Several years ago I toured the Buffalo Bill Cody Museum in Cody, Wy. and stumbled upon this painting by Allan Mardon. It's a fairly good-sized painting, and if you look at it carefully, it covers most every aspect of the battle. It's a very unique method he used for its portrayal:
Post by walkingstar on Oct 17, 2008 21:23:09 GMT -5
It is a dramatic portrayal of a climatic moment just moments before the violent deaths of the remnants of Custer's command. The only problem with it is that I seriously doubt anyone would be standing with hot lead flying through the air and, arrows falling from the sky exposing the survivors to certain impalement.
Understandably, a portrait of the last survivors groveling in the dirt, frantically trying to avoid being killed could not achieve the same inspirational effect. We need hero's to inspire us.
Great pictures, Robert. I'm rather impressed with Mike Schreck's paintings as well. I think he best captures the appearance of the individuals involved....not only does he have Keogh down pat, but his impression of Comanche is spot on, imo. I'm only sorry he left off the buckskin coat. I think it would have added much to the picture.
"The more I see of movement here (Little Big Horn Battlefield), the more I have admiration for Custer, and I am satisfied his like will not be found very soon again.”
~ Gen. Nelson Miles, Commanding General of the Army ------
"With our cherished ones deliverance within our grasp we waited breathless for the order that never came."
I often wondered that, despite the heat of the day, officers would have kept on their buckskin jackets as way of being identified by their men. From what I've read, Custer seems to have been the only officer to have worn both a buckskin jacket and buckskin trousers
According to Lt. DeRudio's account, he claims that Lt. Cooke was wearing buckin pants and coat too. Other accounts say Tom Custer was dressed the same as his brother, so if they are correct, we might have as many as 3 officers there that wore buckskin pants as well as coats. Godfrey described Keogh as wearing a buckskin coat on occasion during the expedition, so we know he had one with him that day. As all the other officers (who had one) seemed to be wearing theirs that day, I would find it odd if Keogh was the only one who did not.
Regarding the Mike Schreck last stand painting. Who would have the buckskin jacket with blue pants with dark hair left of GAC and who has the buckskin jacket & buckskin pants with fair hair to the left of Cooke?
Good painting but I'm not sure I'd buy into a couple mounted privates right in the middle of the masses of dismounted men.
Some of the others seem to have US flags that were not present.
Good point about the two mounted enlisted men. They would more than likely be officers if any remained mounted at that time. I do not see the US flags you mention tho. Where are they in the picture? The fellow to the left of GAC with the buckskin and dark hair would be Lt. Algernon 'Fresh' Smith. The fellow with the full buckskins to the left of Cooke would be Tom Custer. You can see Crazy Horse mounted in the upper left side of the picture with the white hailstones painted on his body.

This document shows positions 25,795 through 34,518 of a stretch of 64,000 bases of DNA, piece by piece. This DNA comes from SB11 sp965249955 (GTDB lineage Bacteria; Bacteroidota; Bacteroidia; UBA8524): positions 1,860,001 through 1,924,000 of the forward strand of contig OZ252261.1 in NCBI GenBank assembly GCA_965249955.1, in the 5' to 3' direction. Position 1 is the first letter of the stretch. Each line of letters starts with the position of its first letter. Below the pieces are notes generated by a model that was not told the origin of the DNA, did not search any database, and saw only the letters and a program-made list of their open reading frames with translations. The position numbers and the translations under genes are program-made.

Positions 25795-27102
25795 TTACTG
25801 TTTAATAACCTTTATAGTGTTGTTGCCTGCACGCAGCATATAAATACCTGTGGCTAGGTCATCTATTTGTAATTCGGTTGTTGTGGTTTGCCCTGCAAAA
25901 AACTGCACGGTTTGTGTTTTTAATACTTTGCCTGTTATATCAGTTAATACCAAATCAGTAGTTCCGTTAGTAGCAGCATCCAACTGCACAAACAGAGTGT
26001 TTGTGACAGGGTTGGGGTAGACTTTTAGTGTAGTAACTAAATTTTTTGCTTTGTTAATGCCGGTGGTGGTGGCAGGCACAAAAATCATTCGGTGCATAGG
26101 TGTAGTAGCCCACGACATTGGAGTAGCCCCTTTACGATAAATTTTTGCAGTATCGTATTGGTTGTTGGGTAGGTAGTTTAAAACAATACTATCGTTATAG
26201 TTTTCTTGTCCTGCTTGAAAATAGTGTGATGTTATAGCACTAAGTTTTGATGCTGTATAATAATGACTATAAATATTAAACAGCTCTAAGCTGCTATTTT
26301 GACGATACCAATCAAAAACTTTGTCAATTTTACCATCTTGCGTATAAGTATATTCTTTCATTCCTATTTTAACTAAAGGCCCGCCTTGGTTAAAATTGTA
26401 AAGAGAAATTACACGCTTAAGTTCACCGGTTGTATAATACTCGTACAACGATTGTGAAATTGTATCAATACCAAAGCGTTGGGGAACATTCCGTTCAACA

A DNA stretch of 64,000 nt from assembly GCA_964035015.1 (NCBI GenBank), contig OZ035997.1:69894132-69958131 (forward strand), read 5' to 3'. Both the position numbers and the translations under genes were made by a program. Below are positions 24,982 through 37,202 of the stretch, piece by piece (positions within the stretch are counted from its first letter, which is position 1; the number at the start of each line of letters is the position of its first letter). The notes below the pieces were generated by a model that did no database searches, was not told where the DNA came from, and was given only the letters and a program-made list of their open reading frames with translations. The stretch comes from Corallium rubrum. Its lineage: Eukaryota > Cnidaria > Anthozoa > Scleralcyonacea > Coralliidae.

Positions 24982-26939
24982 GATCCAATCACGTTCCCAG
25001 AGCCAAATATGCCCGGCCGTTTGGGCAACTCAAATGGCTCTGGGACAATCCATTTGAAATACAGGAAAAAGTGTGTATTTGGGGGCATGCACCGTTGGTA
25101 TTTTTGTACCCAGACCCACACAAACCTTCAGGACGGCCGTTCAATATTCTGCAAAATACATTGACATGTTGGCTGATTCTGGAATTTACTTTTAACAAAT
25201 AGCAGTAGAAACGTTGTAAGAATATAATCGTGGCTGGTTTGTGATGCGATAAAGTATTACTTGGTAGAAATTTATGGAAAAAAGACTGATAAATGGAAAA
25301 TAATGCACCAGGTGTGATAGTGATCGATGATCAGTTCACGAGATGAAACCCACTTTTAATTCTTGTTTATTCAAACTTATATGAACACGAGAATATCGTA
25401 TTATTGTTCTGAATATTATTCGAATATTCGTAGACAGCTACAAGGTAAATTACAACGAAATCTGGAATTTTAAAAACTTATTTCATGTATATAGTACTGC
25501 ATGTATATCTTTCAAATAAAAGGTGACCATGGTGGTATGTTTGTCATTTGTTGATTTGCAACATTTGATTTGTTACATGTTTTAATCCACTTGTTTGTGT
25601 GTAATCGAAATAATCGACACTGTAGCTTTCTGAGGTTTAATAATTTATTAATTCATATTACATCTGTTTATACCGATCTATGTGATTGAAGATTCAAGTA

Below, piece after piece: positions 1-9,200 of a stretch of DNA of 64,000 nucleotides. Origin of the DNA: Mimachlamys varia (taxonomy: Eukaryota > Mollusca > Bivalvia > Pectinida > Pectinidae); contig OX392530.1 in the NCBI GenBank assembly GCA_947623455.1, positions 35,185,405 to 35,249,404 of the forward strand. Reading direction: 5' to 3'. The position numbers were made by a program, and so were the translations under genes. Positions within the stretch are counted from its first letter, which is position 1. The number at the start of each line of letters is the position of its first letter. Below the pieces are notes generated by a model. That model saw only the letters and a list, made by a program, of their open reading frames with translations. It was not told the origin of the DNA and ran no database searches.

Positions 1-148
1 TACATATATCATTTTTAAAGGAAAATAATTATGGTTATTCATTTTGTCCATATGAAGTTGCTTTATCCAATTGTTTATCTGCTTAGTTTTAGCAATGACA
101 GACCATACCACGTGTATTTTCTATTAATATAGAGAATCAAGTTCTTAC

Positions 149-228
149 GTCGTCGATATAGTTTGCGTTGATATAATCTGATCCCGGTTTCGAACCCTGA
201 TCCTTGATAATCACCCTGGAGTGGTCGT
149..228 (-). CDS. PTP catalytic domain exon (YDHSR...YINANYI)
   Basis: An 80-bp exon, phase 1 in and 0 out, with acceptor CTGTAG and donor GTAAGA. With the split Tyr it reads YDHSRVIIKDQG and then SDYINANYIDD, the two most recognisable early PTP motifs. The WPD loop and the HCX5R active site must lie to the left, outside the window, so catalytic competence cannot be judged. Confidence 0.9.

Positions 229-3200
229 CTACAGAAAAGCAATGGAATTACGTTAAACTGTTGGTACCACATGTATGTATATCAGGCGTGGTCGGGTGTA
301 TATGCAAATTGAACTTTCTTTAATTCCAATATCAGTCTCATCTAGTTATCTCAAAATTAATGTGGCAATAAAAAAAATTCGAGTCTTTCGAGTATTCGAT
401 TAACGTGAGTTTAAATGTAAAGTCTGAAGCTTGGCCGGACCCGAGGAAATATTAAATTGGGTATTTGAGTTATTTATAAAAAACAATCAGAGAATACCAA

The Kunstler painting has the stars and stripes on LSH. The Churms painting of Keough has 2 stars and stripes being carried by troops when in actuality they should be guidons. I'm not sure it would be appropriate for separate companies in a regiment to be carrying the US flag. Wouldn't protocol say only one set of US colors at the head of a unit?
In the Schreck painting I see he has Crazy Horse carrying a repeating rifle. Does that match the accounts. Did CH stop and take the time to paint himself that day? There is an elaborately painted horse on the right. A number of other NAs appear to be painted. I'm not sure what tribe would have a wolf head cap and skin in the left forefront.
Also see arrows in the foreground that appear to have been fired at a high trajectory. Stuck a couple hats in the ground with Conz's indirect fire.
The stars and stripes in both the Kuntsler and Churms paintings are guidons; notice the forked ends? Perhaps Churms erred in the pattern of the stars in the blue field. The Kuntsler print has adorned my living room walls for the last twenty years. Got it from the CBPC for I think a life membership. Anyway Kunstler errs in the shade of blue kersey trousers. Too dark. Ditto Churms in the Keough prints; his pants are the 1880s shade of blue.
bc & Steve, I hate being picky but it's 'Keogh' or 'Kehoe', as he sometimes spelt it. The Keough spelling was made in error on some early report or marker and seems to appear every now and again - its probably the phonetic spelling of Keogh.
Keogh is pronounced in Ireland as key-yo
I think that the two mounted troopers in Kunstler's painting may have been horse holders and are making that fatal dash to Deep Ravine. Has the second mounted trooper taken 'Vic'? (notice the white lower legs). Was Vic nicked?
Last Edit: Oct 21, 2008 3:56:44 GMT -5 by doyle1876